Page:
"A River of Waste" is more successful than other environmental documentaries that have been shown in Shanghai (and reviewed in this column) because of its tight focus on a single issue.
Whereas many others are less feature documentaries than films that require a college course to understand — the overall environmental impact of industrial practices comes to mind — this one is concerned solely with factory farming in the United States.
Its tight focus has two limiting features, though: It may feel irrelevant to those with limited or no hope of effecting change, and it treats viewers to details that can be painful to watch.
Factory farming is what happens when that great industrial solution, the factory, is applied to food production. It results in efficiency, mass production, reliance on chemicals, and a seeming emphasis on quantity rather than quality of final products.
Through the film’s narration by director Don McCorkell, we learn how these practices were first implemented during the US industrial revolution, and how horrible conditions quickly developed before they were exposed by activist writers such as the legendary Upton Sinclair in books like “The Jungle” (1906) about the meat-packing industry.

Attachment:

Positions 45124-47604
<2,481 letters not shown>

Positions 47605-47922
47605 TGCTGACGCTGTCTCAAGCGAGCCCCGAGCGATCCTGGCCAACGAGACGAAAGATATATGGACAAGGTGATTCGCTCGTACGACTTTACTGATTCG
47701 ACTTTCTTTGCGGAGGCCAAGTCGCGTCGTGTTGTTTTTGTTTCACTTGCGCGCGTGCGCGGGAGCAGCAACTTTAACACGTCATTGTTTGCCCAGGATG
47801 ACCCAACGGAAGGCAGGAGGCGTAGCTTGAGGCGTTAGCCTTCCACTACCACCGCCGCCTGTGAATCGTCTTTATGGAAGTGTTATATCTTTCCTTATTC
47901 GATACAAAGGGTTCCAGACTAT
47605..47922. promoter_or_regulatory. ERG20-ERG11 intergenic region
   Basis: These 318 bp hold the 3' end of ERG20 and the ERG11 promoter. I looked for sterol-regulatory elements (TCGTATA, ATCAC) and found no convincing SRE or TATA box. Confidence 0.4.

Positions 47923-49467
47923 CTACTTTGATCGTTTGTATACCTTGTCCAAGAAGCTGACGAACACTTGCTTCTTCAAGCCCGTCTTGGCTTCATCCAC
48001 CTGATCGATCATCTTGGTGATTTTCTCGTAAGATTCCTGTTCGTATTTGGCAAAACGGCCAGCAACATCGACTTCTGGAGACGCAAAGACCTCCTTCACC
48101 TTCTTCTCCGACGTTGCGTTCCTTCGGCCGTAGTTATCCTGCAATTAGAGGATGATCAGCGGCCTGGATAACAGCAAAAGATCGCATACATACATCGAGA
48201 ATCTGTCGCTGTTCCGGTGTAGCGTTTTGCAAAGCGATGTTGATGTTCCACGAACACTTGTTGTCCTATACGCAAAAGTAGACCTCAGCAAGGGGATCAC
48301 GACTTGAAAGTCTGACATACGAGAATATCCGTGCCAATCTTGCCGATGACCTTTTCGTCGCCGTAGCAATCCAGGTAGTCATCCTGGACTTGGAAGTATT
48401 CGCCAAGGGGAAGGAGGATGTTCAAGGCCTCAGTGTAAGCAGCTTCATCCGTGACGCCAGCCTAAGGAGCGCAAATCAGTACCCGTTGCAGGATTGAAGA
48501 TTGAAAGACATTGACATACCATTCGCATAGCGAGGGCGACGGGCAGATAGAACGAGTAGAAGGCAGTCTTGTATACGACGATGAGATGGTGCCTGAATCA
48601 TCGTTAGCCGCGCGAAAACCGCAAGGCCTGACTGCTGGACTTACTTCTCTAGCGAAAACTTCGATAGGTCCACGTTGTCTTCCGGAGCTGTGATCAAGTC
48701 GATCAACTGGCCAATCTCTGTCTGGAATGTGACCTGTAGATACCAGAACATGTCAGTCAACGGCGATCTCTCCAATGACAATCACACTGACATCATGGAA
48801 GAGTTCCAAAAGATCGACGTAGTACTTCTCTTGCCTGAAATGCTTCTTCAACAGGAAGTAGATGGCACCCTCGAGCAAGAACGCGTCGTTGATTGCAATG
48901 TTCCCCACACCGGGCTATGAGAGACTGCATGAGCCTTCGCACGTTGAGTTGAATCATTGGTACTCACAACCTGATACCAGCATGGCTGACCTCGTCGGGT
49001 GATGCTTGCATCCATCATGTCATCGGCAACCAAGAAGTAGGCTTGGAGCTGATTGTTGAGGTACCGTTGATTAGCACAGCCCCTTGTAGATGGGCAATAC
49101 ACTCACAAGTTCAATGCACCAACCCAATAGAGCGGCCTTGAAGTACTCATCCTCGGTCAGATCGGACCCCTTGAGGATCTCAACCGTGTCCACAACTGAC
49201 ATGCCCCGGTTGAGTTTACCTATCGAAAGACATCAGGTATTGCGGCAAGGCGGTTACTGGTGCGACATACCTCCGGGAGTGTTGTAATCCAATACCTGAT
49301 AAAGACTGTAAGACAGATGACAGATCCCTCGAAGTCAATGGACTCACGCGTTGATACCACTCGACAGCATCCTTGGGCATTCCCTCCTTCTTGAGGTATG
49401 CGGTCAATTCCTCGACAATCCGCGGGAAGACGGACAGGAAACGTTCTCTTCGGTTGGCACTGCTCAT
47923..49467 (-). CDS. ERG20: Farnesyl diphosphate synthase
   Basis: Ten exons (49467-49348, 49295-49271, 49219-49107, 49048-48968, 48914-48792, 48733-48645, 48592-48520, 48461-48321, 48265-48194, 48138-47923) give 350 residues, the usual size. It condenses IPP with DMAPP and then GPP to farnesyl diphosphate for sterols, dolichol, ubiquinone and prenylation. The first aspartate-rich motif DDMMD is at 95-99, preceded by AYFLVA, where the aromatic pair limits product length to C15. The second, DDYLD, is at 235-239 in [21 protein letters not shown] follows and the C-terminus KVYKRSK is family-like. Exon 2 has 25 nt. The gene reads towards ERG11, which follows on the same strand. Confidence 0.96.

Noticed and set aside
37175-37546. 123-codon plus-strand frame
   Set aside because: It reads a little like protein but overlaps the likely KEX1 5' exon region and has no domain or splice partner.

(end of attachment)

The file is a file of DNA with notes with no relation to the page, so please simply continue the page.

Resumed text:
We move quickly to modern times and here’s where it gets really ugly. There’s a famous saying that you don’t want to see how sausage is made, but you see it here.
Graphic footage shows animals abused on factory farms and unsanitary conditions of meat products. Squeamish viewers will turn away.
We soon turn to the slightly more abstract but equally urgent problem of environmental damage caused by factory farming. The effects of chemical runoff into the Pacific Ocean are shown and they are devastating.
Throughout, we move from one US location to another to see politicians and activists fighting the factory farming corporations, to no avail.
This might be of little interest to viewers at the Vienna Cafe, though the liberal in me will always feel it’s important to be concerned about injustice anywhere. Just make sure you’ve had your last sandwich bite before the film starts. Prepare to see chickens viciously debeaked and declawed.
“A River of Waste” doesn’t hold back. See it if you can stomach it — or precisely because you can’t